Under The Blue is Oana Aristide’s debut novel, published in 2021. It chronicles the experience of a reclusive artist, Harry, in the midst of a plague-like pandemic that leaves Europe a deserted, soon-to-be-inhabitable wasteland littered with corpses in the year 2020. At the same time, researchers Lisa and Paul are ‘educating their baby’ Talos, an advanced AI program, out in the Arctic Circle. As time goes on, and Harry traverses a deeply unfamiliar and unsettling European landscape, these two threads begin to converge in a fascinating way.
We’ve all obviously seen our own pandemic with the onset of COVID-19 in early 2020. The similarities between our recent history and the premise of this book is an unfortunate coincidence; Aristide began writing Under The Blue back in 2017 and so I was keen to see her take on a pandemic in Europe. Having lived through COVID (though really, we’re still very much reckoning with it) the novel’s events seem so close yet so far removed from us, and somewhat difficult to imagine in real life. But it’s not within the realm of impossibility. If you’re looking to avoid our present reality, or the chaos and uncertainty that was rife in March 2020, then Under The Blue is not the book for you.
The writing is vivid, and is the stuff of nightmares really. The dystopian, near apocalyptic atmosphere is difficult to reckon with. The fictional virus is hellish, an ancient disease brought back to life by the disastrous effects of climate change, it causes a highly contagious respiratory infection that kills with speed. But initially, Harry isn’t aware of this. Holed up in the London flat of his deceased nephew, painting, he is slow to respond to the change of events, and in fact misses when things really begin to get dire. Forced to flee in a rush, and then later follow two young sisters, Ash and Jessie, across the continent under the unbearably hot and sunny blue sky, Harry is our main protagonist, and I dislike him immediately.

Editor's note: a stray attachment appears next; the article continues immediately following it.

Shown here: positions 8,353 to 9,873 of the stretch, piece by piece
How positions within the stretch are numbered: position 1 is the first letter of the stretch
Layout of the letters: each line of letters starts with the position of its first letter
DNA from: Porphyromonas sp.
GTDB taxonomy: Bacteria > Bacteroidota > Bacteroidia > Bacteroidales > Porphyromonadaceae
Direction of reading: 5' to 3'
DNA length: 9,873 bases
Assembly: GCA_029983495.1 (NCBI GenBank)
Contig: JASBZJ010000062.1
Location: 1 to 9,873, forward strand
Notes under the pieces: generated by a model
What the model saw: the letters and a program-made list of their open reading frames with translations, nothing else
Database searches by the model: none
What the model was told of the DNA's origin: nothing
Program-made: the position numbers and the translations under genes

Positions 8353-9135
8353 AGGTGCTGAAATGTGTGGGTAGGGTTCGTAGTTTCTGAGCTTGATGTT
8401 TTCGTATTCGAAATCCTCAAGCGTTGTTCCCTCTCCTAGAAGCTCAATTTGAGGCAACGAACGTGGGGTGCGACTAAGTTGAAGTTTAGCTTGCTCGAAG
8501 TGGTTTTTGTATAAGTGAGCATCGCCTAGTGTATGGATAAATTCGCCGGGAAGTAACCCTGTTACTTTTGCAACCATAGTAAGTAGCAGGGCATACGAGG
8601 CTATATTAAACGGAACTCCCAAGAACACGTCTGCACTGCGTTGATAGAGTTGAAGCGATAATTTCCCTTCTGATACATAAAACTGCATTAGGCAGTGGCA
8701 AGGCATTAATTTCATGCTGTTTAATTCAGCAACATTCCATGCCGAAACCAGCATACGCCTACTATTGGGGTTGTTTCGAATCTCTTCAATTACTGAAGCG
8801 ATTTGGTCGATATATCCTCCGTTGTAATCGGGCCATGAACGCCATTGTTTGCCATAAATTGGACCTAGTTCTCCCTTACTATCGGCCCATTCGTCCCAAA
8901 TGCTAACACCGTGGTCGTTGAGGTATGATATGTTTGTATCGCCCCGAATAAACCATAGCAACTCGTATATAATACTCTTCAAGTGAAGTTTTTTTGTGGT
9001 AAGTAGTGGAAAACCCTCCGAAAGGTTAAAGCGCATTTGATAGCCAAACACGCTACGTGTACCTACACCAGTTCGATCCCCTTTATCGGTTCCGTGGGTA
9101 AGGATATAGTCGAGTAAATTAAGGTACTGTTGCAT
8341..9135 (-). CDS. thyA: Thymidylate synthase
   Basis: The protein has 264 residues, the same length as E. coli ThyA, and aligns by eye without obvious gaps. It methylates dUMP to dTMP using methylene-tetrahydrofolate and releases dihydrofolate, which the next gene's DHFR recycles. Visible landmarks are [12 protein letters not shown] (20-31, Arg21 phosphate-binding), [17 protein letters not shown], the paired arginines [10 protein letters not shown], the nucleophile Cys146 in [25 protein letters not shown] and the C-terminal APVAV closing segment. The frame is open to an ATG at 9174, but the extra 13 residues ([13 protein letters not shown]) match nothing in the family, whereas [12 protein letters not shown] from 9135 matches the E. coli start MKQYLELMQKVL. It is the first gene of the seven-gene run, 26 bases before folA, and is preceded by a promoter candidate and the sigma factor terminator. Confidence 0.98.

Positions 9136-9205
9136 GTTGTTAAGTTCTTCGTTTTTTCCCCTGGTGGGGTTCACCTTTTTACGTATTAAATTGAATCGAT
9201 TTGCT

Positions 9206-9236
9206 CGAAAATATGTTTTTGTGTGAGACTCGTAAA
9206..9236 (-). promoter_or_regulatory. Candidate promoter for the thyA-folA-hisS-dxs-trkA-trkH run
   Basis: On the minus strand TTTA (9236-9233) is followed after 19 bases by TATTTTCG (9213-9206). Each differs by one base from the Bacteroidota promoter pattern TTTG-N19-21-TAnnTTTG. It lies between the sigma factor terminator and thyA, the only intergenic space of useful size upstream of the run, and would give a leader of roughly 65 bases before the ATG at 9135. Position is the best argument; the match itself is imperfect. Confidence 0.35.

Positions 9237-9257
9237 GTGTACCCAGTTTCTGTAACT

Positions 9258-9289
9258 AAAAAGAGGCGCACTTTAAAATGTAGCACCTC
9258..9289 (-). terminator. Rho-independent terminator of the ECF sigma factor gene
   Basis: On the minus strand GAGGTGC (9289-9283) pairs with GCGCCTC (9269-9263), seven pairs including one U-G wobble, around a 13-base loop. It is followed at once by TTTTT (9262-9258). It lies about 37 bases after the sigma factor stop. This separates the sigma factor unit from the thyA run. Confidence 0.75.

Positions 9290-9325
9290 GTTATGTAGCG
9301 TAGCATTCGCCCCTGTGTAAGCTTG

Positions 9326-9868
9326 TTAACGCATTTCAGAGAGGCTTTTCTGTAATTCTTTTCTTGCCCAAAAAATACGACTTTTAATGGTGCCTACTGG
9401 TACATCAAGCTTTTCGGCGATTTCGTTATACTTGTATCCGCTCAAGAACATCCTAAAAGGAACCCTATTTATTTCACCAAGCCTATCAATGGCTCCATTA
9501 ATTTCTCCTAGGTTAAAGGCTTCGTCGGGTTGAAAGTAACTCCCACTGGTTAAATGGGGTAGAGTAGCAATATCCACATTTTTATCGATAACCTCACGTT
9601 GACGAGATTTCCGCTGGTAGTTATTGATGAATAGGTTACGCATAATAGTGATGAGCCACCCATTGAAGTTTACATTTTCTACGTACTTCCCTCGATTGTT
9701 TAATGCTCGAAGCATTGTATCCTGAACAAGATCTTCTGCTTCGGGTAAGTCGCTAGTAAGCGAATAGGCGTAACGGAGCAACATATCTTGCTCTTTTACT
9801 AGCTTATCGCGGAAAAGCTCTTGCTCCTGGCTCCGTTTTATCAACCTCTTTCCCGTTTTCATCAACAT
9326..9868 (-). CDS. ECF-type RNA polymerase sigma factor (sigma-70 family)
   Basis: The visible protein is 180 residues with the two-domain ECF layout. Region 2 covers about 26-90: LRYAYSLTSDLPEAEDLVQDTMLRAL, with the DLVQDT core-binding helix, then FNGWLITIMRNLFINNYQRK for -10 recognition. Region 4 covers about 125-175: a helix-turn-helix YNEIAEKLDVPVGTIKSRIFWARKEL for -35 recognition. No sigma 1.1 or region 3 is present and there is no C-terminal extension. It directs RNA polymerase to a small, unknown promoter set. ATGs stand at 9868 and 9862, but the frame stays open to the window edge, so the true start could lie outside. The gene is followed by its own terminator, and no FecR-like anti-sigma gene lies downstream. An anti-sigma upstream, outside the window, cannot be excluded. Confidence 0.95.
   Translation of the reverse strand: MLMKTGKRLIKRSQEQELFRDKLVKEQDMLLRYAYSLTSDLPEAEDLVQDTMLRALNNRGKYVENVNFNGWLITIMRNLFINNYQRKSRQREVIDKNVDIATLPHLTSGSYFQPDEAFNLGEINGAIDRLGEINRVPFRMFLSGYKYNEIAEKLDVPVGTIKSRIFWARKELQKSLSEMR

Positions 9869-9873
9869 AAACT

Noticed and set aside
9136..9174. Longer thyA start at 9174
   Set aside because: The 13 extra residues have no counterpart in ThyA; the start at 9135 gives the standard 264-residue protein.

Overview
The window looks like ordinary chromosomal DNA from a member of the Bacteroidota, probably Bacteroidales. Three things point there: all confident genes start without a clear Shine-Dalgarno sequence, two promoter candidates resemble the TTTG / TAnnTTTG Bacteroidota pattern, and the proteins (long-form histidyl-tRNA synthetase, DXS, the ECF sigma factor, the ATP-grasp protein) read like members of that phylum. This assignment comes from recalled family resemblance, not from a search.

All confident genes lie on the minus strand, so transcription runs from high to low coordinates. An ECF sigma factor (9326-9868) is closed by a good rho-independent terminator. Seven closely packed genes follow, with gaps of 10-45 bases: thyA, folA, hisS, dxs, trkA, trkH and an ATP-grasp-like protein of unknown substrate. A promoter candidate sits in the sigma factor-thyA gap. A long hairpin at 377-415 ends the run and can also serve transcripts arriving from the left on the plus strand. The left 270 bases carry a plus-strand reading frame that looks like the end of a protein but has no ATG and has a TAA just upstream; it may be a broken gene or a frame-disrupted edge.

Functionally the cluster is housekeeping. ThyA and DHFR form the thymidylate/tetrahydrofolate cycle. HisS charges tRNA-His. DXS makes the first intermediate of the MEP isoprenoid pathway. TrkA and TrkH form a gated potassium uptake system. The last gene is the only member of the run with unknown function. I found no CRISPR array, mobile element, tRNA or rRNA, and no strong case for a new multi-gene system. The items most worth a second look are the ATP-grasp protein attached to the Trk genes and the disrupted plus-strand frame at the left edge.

He just isn’t particularly likeable, and this later proves justifiable. An older man, he spends more time than is necessary, or comfortable for the reader, leering at his younger neighbour Ash: her bottom in a bikini, a sliver of exposed skin. Fuelled by their minor flirtations back in London, his thoughts are largely occupied with her, as well as wishing her sister away to leave the two alone. It’s concerning and unsettling, and Harry is routinely characterised by his lust for her. At one point, he thinks of himself solely in terms of the heat from the sun and his lust for Ash. But this is far from the most important thing in this book, for obvious reasons. That said, all of the characters are actually rather mundane. There is nothing extraordinary about them, and that’s part of what makes Under The Blue work so well. These people are undeniably human, overwhelmingly normal, all dealing with their own baggage: Harry with his nephew’s death, Jessie and Ash with their own complicated sisterhood, Lisa with her marriage. They are just ordinary, unsuspecting, not necessarily good people caught up in the world’s collapse, much like the rest of us were in March 2020.
Raising her computerised child in the cold, Lisa’s heavy pondering and intricate philosophical debates with Talos about war, ethics, and the supposed sanctity of human life are intense and overstimulating in contrast to Harry’s intercontinental road trip with Jessie and Ash. They seem worlds apart, but in the final quarter of the book these stories quickly intersect.
In the end though, I was left pretty unsatisfied. Talos’ connection to Harry, Ash, and Jessie could have been explored in much more depth. We’re only given a surface-level overview of what that connection even is, of what the novel seemingly spends much of its pages trying to establish. It was a little heart-wrenching, and the ending moved quickly but was still somewhat underwhelming. Aristide will leave you wanting so much more, but won’t deliver. Really, you’re left to draw your own conclusions to some extent.
A contemporary eco-thriller, Under the Blue is a terrific piece of work. Largely through Lisa and Talos’ debates, Aristide forces us to take a long, hard look in the mirror. As I said before, although we very recently saw the outbreak of a pandemic play out in a much different way, the events of this novel are not impossible. Had COVID been more devastating (well over half of the English population dies in Aristides’ world) and we had AI as far along as Talos, it could be all too realistic. And though I didn’t love the ending, I thoroughly enjoyed the book.